Perfect Parking Doesn’t Exist


Perfect Parking Doesn’t Exist

I don’t know if it’s an American thing or not, but I’d be willing to bet it is: we expect perfection a lot more often than it’s realistically possible. Let’s just say we expect it for two hours a day, when 5 minutes is about all that we’re ever going to get. I know the perfection of a day at the beach or a hike in the mountains, but I don’t know the perfection of a car that never breaks down or weather that never spoils my plans. Parkers, in particular, expect their experiences to be perfect, despite the fact that they involve other human beings, complicated infrastructure, and developing technology.

In Miami, a robotic garage in a condominium is delivering a much less than perfect experience for residents, reports People who live at Brickell House say the $16 million robotic parking system is making them wait for up to an hour on busy weekday mornings.

“I’ve already been late to several, important board meetings at work,” said Beatriz Guerrero, a marketing executive who moved into the tower at 1300 Brickell Bay Drive two months ago. “I’m worried about losing my job.”

The condo’s ownership is planning to shut down the system down over Memorial Day to make improvements that will address the logjam.

“The way I see it is no different from when the first iPhone came out,” said Harvey Hernandez, the building’s developer. “How many updates did you have to do to fix every little issue? It was brand new technology. So is this.”

“The issues are not a surprise to us because we knew that once the occupancy of the building increased there were going to be things we needed to adjust,” Hernandez continued. “We’re learning the parking behavior of the residents.”

But people don’t like to be guinea pigs. If you promise them a robotic parking garage that delivers their car in 10 minutes, that’s what the expect, and you can’t really blame them. It will be better for their blood pressure if they learn to live with imperfection, and wait for all the kinks to be worked out, but that’s asking a lot when what they’d rather do is sue you.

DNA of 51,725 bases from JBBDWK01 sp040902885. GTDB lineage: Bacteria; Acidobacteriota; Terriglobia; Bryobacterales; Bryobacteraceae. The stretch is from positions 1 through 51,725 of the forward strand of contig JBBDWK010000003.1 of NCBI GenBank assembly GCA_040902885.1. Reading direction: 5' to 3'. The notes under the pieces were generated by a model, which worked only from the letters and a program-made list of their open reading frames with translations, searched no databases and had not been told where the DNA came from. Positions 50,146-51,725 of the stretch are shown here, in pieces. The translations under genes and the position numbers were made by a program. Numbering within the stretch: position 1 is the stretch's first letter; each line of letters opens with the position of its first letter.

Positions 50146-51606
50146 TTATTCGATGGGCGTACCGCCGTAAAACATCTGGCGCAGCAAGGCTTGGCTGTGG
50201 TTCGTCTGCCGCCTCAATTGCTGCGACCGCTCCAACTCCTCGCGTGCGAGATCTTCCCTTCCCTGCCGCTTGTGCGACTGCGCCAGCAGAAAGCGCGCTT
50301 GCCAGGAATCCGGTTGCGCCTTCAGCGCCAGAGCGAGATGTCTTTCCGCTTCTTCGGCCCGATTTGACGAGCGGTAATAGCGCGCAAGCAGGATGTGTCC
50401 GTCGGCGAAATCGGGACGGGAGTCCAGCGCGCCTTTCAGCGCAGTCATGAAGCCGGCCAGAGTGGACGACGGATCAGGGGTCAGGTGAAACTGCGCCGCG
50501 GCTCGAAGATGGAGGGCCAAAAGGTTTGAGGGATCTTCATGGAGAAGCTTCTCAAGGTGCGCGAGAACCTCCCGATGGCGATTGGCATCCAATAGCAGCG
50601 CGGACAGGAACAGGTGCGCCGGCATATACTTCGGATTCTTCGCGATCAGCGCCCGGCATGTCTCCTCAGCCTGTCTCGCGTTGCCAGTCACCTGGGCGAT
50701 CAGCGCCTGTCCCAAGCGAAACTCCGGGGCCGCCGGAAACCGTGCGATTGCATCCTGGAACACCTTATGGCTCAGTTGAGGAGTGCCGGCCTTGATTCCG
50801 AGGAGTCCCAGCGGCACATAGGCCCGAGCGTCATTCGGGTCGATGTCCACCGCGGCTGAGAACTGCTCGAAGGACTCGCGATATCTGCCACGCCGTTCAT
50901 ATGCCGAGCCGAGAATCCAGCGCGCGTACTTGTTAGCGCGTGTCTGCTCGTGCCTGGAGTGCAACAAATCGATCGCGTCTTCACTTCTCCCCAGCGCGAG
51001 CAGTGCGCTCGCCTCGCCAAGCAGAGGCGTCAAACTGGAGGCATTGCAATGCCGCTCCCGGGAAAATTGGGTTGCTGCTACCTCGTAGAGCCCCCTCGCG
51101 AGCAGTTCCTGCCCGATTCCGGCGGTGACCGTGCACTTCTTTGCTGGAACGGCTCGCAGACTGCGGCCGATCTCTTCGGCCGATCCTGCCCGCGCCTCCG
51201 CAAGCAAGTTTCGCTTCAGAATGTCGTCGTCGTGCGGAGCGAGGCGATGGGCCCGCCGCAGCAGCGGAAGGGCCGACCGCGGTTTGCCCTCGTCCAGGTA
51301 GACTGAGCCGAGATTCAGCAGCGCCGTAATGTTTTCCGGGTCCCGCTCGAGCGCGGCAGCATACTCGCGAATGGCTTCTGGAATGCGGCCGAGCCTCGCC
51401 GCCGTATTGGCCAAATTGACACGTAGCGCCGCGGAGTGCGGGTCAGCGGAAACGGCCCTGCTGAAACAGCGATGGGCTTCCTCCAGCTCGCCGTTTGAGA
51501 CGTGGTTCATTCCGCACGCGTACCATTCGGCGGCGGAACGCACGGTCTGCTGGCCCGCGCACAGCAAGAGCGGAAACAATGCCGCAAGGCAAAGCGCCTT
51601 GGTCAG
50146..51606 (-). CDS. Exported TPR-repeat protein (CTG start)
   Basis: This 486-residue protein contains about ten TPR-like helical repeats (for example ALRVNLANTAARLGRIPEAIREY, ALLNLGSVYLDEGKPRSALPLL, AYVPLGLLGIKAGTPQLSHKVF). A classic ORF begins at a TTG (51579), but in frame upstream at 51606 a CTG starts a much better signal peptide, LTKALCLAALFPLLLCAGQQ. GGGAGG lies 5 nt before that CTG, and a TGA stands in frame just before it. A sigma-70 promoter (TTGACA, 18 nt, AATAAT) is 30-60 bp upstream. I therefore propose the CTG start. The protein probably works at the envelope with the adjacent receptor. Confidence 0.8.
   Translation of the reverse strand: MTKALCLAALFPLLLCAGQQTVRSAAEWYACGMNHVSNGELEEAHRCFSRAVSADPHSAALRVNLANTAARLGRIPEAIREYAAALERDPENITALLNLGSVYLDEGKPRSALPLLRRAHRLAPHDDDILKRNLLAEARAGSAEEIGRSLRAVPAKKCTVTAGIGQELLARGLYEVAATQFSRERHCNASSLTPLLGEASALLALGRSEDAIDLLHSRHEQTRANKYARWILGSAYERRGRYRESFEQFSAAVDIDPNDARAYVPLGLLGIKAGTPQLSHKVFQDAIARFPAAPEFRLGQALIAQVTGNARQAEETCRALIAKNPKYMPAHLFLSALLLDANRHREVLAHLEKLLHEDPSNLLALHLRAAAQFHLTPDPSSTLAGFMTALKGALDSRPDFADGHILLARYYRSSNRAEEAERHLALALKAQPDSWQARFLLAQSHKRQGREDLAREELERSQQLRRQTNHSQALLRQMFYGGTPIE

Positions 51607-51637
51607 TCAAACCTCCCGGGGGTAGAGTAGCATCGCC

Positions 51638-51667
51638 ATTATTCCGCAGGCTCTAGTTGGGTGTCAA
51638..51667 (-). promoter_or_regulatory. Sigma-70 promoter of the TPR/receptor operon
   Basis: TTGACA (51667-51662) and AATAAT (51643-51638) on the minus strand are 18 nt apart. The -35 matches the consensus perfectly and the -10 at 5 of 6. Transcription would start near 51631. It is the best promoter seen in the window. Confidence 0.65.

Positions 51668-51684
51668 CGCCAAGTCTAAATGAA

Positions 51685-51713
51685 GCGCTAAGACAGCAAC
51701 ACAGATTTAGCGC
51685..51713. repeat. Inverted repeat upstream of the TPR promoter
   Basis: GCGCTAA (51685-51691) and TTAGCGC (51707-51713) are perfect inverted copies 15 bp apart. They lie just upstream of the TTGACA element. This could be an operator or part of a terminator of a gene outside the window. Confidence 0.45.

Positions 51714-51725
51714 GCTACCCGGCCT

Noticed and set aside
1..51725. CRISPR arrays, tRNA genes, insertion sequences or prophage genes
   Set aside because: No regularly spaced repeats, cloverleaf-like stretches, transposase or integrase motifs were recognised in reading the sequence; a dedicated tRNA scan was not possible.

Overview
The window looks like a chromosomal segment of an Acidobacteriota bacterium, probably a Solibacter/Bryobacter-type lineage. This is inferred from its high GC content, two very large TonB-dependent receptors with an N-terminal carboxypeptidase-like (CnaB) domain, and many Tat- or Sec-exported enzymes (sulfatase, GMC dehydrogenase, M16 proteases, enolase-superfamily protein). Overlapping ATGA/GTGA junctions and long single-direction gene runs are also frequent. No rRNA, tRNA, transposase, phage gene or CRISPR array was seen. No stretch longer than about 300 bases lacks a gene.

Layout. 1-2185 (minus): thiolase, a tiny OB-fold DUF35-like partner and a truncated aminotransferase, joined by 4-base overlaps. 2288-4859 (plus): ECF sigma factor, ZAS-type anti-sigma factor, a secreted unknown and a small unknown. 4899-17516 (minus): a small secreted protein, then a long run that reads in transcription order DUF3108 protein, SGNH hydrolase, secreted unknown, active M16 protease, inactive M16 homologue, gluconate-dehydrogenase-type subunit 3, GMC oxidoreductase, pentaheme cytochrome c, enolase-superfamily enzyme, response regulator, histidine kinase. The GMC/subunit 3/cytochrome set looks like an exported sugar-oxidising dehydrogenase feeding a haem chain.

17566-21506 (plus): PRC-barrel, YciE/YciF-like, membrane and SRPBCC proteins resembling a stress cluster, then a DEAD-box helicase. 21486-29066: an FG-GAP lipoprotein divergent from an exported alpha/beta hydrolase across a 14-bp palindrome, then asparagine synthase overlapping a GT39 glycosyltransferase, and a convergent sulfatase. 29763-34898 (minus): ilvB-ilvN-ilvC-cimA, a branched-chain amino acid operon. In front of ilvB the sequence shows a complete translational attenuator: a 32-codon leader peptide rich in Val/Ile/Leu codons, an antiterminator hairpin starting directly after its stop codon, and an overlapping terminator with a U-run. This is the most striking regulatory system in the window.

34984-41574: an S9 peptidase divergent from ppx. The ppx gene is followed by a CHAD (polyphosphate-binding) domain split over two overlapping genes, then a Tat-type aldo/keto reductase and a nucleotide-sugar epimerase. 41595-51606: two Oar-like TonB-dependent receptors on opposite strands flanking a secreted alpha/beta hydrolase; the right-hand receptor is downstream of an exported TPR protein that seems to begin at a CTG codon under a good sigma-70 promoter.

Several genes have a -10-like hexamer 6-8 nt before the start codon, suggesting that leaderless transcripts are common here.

The New Jersey-based company called Boomerang Systems that built the system at Brickell House has already been sued for a garage system that didn’t meet the expectations of its owners. Adapting a robotic garage to the needs of its users while they are using it seems like a reasonable plan through the eyes of the developer, but for the user, it’s a broken promise.

Read the rest of the article here.

Picture of John Van Horn

John Van Horn

One Response

  1. “It was brand new technology. So is this.” Hardly, the Kent Automatic Garage opened in New York in 1928, nearly 100 years ago. that Garage parked 1,000 cars and seemed to manage to keep working until the 1950’s

Leave a Reply

Your email address will not be published. Required fields are marked *

Only show results from:

Recent Posts

A Note from a Friend

I received this from John Clancy. Now retired, John worked in the technology side of the industry for decades. I don’t think this needs any

Read More »

Look out the Window

If there is any advice I can give it’s concerning the passing scene. “Look out the window.” Rather than listen to CNN or the New

Read More »


See all Blog Posts

Send message to

    We use cookies to monitor our website and support our customers. View our Privacy Policy